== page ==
Sunday 23 June 2019

Is it still necessary to feed NHS doctors a Private diet of Gold?

Aneurin Bevan   Pic. Wikipedia
The NHS was set up largely from a solely private health service, and needed to recruit many private doctors and did so. The NHS still encourages private medicine and private  Some private services used by the NHS today such as contract cleaners and groundsmen may not worry us, but others should. Greed is great incentive, especially when a system feeds you "easy money".

Aneurin Bevan set up the NHS in 1948 after demands for reform and contributions from other politicians. It was to be a single tier system, providing adequate health care for all, and free at the point of delivery.

When the NHS was set up doctors were allowed and encouraged to see patients privately as well as being given generous NHS salaries. This was to get them all on side and persuade them they would not lose out financially.

The “stuff their mouths with gold” strategy as it was known is, I believe, now destroying parts of the NHS as there is a perverse incentive to encourage private practice, theoretically leaving private practitioners free to engineer longer waiting lists to encourage business and also to use the NHS to "fish for patients" eg. by advising them that they may only get timely treatment if they pay extra for it. 
 When I was a young doctor in the 1980s Consultants who worked privately were paid 1/11 th less than full time consultants, often abandoning their private work for the 2 years before they retired to get a full final salary pension, many then continuing  private work in retirement.

Nowadays newer staff contracts give private senior doctors working in the NHS a full NHS salary and no deductions for working privately.

 I lost my own career some years ago for objecting to my private colleagues using NHS time and facilities for free to treat private patients at Prince Philip Hospital, Llanelli, all approved by the management. I thought it was appalling, especially when my own urgent patients were discharged home before getting their operations, to make way for those paying privately who mostly had waited a very short time and had less serious conditions.

 Ironically their private treatment was then subsidised further by the NHS management who provided the consultants with free use of hospital facilities and equipment for their private patients. I suspect the private patients did not get this discount and paid the market price for their operations, further packing the wallets of my colleagues. Of course not all doctors work privately but in some branches of medicine such as Orthopaedics, Ophthalmology, General Surgery and Anaesthetics, participation in the private sector is very common.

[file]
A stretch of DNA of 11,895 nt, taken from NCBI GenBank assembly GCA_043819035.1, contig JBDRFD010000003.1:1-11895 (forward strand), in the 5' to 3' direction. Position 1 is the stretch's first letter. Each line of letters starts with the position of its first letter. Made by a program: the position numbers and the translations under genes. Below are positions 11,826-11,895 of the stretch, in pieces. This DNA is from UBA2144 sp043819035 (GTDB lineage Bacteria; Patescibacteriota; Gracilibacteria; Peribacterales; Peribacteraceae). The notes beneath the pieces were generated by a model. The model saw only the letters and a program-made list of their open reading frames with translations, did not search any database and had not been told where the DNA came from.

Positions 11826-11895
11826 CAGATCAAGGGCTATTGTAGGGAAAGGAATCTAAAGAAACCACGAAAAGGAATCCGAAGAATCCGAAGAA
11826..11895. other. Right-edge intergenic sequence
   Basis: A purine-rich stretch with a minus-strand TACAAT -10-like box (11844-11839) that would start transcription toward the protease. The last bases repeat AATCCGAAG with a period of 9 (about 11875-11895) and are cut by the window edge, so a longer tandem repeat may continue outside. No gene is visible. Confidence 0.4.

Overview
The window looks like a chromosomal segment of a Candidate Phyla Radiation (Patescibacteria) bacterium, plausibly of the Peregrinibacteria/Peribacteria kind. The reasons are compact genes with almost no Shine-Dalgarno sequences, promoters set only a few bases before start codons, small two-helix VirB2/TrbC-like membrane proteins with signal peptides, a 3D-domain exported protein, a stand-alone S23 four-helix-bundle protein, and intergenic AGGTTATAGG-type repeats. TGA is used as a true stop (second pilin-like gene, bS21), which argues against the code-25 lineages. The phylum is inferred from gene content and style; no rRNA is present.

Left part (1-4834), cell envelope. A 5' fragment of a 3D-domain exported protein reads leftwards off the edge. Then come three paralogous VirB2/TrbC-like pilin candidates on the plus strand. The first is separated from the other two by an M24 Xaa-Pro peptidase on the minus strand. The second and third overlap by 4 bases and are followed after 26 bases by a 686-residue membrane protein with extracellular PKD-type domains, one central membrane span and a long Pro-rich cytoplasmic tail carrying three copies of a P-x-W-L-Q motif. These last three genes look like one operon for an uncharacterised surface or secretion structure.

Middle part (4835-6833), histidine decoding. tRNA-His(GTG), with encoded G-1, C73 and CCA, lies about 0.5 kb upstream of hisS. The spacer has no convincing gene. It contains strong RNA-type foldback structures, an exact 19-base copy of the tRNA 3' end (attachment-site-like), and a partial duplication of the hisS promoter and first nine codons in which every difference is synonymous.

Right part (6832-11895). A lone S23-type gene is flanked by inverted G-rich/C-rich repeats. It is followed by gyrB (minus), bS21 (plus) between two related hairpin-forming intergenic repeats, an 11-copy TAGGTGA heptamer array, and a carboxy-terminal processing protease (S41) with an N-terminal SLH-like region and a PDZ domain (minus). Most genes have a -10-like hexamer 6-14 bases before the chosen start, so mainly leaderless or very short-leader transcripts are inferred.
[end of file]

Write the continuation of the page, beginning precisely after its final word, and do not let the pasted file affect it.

I fear sometimes that little has changed since I was forced out of my job following my whistle blowing and I wonder about the supposed core promise of the NHS “free at the point of delivery”. I think that is much more important  than the "stuff their mouths with gold" principle, necessary to bribe the medical profession in 1948 but really? Do we still need to bribe very well paid public sector workers ?

A while back a friend asked me to “take a look” at her elderly dad who had had a knee replacement some years before and now was in terrible pain. I did not have his medical records but could see that the knee replacement he had was not functioning properly at all. I advised him to seek help from the local orthopaedic department who did the operation, but he has been continually “fobbed off” and nothing was done to actually solve the problem of his malfunctioning and painful knee joint.

Recently he turned to the private sector in desperation. He saw a new consultant surgeon, who he tells me, looked at his knee and medical records and declared that the “wrong type” of knee replacement was put in originally and he needed this worn out joint removed and a complete new artificial joint put in . It would cost him £20,000.

I don’t have £20,000” said the man. “Well, you can borrow it”, said the surgeon. The gentleman indicated the pile of notes he had put on the table for the consultation, £180.

 “I had to borrow all of that to see you today.” he said The surgeon took £40 off the pile and handed it back to him. A small discount, but no resolution to his problems of pain and mobility.

The NHS has failed this man by not treating him for his serious and life changing problem . For him there was no “delivery” of the proper treatment the NHS should be giving him and as he can’t afford private surgery. His only options currently are to put up with his pain and discomfort for good or go back yet again to the hospital doctors who have so far failed to offer him curative treatment. in the hope they will eventually offer him the operation he needs on the NHS.

Now that is surely not what Aneurin Bevan had in mind?  The NHS is a mature and much loved organisation. Its time to change the diet of private practitioners from public funding support to healthy independence. Surely all private practice can be housed in private hospitals and clinics and doctors paid by the NHS only for NHS sessions actually worked? 

Dr Siân Caiach. 

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